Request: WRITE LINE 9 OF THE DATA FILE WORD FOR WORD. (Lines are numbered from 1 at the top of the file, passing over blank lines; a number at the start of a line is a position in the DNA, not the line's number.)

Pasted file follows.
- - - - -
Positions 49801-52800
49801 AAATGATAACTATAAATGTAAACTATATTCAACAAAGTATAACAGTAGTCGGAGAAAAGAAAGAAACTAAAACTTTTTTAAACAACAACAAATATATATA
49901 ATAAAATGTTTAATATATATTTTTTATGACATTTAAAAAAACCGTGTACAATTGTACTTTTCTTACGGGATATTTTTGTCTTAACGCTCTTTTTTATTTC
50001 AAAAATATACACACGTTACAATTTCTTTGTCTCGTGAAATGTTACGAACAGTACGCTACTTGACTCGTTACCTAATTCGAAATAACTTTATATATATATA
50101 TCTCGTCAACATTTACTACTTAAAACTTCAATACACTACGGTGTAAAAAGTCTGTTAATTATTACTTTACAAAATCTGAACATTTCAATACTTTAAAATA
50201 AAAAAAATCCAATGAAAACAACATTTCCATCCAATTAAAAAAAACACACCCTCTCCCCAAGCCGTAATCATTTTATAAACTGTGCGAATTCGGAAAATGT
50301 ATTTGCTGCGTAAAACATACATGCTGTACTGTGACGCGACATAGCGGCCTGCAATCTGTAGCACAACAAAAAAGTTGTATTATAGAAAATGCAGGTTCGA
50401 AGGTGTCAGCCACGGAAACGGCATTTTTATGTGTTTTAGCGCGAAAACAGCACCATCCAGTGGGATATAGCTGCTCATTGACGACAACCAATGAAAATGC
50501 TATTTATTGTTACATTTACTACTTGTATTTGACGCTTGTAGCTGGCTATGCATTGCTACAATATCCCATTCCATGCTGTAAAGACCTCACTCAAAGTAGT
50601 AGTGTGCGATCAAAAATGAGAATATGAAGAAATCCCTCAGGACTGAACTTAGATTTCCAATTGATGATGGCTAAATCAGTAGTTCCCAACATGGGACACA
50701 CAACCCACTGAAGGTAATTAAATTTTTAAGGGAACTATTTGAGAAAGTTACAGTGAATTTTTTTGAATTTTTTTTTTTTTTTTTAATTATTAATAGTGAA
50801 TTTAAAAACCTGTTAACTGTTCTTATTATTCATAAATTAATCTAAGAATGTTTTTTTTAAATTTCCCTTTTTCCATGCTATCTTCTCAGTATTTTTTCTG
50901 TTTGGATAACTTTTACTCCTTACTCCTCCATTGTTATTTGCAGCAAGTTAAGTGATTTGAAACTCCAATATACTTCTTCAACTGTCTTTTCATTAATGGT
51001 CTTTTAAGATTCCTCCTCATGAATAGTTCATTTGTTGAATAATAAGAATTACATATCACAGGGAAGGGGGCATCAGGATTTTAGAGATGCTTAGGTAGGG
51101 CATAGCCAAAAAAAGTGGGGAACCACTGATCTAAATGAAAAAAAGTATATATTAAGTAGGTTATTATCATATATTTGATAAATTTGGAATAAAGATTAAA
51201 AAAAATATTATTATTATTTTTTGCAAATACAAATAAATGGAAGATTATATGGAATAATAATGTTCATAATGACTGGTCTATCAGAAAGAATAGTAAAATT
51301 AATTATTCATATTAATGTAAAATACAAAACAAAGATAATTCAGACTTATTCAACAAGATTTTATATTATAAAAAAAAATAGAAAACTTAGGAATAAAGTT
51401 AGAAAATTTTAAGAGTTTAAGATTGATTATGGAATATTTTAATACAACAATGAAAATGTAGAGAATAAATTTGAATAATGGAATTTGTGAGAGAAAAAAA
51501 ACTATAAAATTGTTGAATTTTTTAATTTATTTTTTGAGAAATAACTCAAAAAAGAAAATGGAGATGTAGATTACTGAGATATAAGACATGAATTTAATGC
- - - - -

50501 TATTTATTGTTACATTTACTACTTGTATTTGACGCTTGTAGCTGGCTATGCATTGCTACAATATCCCATTCCATGCTGTAAAGACCTCACTCAAAGTAGT